The real "murderer" was no surprise, since I expected something along those lines; everything was set up too nicely for it not to happen the way it did. And the revelation about our origin and destiny certainly didn't inspire the awe and internal debate that was supposed to, I guess. It wasn't anything new—not the past and certainly not the future.

So what was this book really about? Why was it really written? It didn't bring anything new to the table, it wasn't intriguing, it wasn't thrilling. It also didn't adhere to the canon established in Inferno if the conversation about babies between the future kind and queen of Spain was any indication.
Was it really just for the money?

If it was, that's even more disappointing.

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review 2017-10-24 04:35
The Truth Comes Out
Wonder Woman Vol. 1: The Lies (Rebirth) - Liam Sharpe,Greg Rucka

This was a very good rebirth/reboot of Wonder Woman. It introduces a character who I would consider Wonder Woman's arch-nemesis, although their relationship is very complicated, Cheetah aka Barbara Minerva. Also, Steve Trevor plays a big role. I loved the artwork. While nice, the cover art doesn't live up to the wonderful illustration inside the book. Greg Rucka is an excellent writer, and his skills are beautifully displayed in this volume. His understanding of what makes the characters tick is evident. He gets Diana, Steve and Barbara. He also examines our society in which the lives of girls and women are disregarded as not valuable, especially if they don't serve some usefulness. Barbara's character arc shows the damage that a misogynistic culture can do to a person. I also liked how this volume delves into the Greek mythology aspects of Diana's heritage. Her father is not who she thought he was. She also realizes that the Amazons have kept secrets from her. This leads to her sense of disillusionment. Also this book explores Diana's relationship with Steve. Although I not-so-secretly ship Diana and Bruce, WonderBat, I like her and Steve together. I think the problem is that Steve is a soldier and is entrenched in the human world, whereas Diana is immortal and pretty much a demigoddess, which puts a time limit on their relationship, and they're still trying to figure all out that out. I'm pretty happy with this first book in the Rebirth series of Diana. This is the best Wonder Woman comic I've read so far. Looking forward to reading more.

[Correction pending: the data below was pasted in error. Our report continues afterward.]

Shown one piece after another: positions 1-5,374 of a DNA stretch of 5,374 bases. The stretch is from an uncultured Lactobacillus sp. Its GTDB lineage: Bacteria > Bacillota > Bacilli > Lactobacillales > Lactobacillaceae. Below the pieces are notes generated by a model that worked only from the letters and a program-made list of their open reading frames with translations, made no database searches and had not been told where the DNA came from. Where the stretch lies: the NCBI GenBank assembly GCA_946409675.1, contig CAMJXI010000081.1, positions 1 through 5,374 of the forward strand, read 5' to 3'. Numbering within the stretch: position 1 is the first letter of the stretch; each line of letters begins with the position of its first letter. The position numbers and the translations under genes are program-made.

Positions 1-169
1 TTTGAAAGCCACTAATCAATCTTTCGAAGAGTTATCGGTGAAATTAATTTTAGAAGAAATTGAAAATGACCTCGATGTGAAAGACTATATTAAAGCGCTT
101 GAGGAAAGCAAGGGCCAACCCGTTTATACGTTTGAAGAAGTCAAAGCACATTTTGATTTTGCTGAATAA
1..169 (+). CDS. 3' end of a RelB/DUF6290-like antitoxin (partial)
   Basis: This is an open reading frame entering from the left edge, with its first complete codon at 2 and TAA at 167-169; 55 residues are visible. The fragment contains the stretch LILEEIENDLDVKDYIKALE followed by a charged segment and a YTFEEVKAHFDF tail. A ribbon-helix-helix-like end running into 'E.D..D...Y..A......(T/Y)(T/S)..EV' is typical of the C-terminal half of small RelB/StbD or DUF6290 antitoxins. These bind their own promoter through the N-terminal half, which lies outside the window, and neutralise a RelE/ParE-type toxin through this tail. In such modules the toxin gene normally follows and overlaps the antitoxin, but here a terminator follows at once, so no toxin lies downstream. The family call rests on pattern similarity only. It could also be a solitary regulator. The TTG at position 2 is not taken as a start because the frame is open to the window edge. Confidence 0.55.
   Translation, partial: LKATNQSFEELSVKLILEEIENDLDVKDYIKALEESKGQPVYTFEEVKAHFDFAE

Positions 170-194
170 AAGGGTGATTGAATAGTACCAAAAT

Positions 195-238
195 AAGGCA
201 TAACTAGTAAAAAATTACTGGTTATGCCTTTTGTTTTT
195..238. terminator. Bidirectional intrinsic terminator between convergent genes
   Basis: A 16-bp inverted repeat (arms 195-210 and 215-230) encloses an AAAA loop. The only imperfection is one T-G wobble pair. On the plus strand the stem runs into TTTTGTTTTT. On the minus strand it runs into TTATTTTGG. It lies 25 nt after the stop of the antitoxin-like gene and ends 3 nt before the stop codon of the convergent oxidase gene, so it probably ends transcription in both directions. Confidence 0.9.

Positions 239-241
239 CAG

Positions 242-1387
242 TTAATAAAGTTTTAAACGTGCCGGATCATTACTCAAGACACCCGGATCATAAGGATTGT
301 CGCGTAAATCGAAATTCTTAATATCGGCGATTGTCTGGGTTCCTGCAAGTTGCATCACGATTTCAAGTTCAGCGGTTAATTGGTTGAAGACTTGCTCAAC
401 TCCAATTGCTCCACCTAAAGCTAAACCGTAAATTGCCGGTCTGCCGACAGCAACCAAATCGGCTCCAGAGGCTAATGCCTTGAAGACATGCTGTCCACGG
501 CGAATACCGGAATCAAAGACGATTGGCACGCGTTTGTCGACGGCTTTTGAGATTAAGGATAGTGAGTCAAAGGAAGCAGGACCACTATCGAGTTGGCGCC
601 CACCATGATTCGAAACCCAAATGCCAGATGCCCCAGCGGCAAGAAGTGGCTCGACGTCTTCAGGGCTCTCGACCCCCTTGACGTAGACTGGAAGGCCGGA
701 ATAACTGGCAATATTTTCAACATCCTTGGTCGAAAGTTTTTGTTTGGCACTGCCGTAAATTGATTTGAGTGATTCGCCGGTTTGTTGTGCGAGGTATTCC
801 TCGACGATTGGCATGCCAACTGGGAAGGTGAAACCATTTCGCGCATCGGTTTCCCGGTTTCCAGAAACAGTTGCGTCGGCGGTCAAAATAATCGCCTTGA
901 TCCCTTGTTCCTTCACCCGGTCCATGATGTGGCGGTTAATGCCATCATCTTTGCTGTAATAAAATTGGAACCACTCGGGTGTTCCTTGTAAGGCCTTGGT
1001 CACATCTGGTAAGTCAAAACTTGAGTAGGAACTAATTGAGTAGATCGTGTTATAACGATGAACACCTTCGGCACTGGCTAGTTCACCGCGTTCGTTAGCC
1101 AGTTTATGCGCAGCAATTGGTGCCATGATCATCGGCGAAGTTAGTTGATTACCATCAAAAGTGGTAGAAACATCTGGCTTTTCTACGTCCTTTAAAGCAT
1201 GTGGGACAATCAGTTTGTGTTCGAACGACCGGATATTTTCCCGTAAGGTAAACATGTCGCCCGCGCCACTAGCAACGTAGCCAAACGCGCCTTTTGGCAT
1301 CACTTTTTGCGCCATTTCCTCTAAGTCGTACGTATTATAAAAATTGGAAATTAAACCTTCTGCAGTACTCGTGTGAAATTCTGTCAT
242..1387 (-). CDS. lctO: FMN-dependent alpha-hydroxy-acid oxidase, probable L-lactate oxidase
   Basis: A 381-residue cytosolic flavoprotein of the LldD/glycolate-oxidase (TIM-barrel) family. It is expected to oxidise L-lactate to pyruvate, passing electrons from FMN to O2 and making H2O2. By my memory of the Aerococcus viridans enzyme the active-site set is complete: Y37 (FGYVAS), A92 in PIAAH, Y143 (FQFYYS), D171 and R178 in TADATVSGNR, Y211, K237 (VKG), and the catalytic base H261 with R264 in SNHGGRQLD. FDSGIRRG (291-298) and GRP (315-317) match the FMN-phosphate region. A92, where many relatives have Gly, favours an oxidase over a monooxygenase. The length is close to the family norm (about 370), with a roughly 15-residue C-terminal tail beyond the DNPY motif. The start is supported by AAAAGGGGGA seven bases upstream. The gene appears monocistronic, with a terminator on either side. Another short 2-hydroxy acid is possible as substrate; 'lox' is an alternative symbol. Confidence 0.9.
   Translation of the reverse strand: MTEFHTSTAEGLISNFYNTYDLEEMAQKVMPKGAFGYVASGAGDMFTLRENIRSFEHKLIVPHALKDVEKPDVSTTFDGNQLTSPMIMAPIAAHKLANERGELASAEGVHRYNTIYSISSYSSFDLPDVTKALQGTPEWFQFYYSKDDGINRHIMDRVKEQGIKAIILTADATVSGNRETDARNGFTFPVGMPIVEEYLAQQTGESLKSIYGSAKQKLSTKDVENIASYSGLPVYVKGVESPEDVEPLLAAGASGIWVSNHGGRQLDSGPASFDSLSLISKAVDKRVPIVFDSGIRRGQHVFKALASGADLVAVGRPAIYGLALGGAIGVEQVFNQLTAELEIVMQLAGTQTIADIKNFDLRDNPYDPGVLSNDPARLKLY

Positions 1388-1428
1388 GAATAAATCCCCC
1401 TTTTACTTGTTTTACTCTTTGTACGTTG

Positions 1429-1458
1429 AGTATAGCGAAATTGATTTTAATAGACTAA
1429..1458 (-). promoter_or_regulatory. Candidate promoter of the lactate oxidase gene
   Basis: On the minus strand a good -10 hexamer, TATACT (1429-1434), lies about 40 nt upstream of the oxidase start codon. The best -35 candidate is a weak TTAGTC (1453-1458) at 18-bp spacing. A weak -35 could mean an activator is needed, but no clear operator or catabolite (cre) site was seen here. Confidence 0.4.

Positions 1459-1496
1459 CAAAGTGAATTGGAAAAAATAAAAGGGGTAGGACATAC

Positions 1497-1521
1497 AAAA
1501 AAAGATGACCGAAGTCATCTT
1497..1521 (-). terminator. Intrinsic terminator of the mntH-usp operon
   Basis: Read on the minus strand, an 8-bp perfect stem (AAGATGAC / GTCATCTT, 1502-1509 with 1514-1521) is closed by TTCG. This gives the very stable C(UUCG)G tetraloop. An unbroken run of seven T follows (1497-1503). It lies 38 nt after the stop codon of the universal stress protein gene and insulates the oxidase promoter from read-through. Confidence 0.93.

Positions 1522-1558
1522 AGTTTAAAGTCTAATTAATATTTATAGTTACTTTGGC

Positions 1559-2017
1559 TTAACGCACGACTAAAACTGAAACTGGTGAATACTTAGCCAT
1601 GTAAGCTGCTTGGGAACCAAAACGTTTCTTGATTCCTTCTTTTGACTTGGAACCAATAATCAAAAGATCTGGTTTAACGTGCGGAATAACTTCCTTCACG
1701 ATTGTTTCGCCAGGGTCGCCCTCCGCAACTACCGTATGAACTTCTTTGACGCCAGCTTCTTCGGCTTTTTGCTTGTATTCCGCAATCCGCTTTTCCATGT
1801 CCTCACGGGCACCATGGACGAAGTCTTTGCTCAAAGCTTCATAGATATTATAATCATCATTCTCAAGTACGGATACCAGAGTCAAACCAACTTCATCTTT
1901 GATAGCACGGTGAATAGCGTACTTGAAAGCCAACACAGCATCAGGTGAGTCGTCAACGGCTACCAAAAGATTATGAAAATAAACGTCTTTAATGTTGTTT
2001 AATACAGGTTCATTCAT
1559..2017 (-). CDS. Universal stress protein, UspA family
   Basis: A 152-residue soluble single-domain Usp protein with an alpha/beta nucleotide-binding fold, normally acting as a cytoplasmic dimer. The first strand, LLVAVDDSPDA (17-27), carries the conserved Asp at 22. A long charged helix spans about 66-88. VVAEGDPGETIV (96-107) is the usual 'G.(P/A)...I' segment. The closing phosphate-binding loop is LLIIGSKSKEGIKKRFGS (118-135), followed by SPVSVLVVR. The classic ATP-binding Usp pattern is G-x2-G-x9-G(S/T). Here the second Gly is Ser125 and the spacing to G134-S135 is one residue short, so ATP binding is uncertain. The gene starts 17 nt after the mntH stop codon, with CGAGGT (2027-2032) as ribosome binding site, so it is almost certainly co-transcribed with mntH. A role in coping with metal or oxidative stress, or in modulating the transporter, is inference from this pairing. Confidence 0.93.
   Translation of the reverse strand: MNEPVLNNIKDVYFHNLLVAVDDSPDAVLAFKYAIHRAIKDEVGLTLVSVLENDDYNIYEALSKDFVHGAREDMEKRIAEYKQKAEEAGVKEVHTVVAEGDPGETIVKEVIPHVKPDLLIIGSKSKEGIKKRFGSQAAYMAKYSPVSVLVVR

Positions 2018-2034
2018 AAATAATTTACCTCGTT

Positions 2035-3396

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review 2017-10-24 03:53
Diana of Themyscira, Earth One
Wonder Woman: Earth One Vol. 1 - Grant Morrison,Yanick Paquette

This was kind of weird. It was a skewed version of the Wonder Woman origin story, but instead of their patron goddess being Hera, it's Aphrodite. You can imagine how that could change a few things. It has a lot more overt sapphic tones than I've seen with Wonder Woman (but hardly surprising or shocking). I mean its a Utopian all female society, so why wouldn't the women pair up together as partners and lovers? I was fine with that. I think some of their rituals were on the verge of kinky if I'm honest. I've always been leery of sex and violence together thought.

I did like that Steve Trevor was black in this version. The relationship that Diana has with him is undefined. Since Wonder Woman has a lover already, I wasn't sure that there were any romantic undertones in her relationship with Trevor as it was written.

When Diana comes to the world of men, she is portrayed as very dominant with an edge of cruelty. I didn't love that about her characterization. I don't see Diana as being that kind of person.

The storyline where she encounters the sorority girls on a wild spring break trip and bonds with a particular girl was a bit odd. I know it was a way to group Diana and teach her the ways of the modern world. I didn't much care for it.

Honestly, I was glad this is Earth One. While I didn't mind the aspect of Diana being queer, and I liked that Steve was black, I didn't care for other aspects of the storyline. It wasn't terrible, so I would still give this three stars.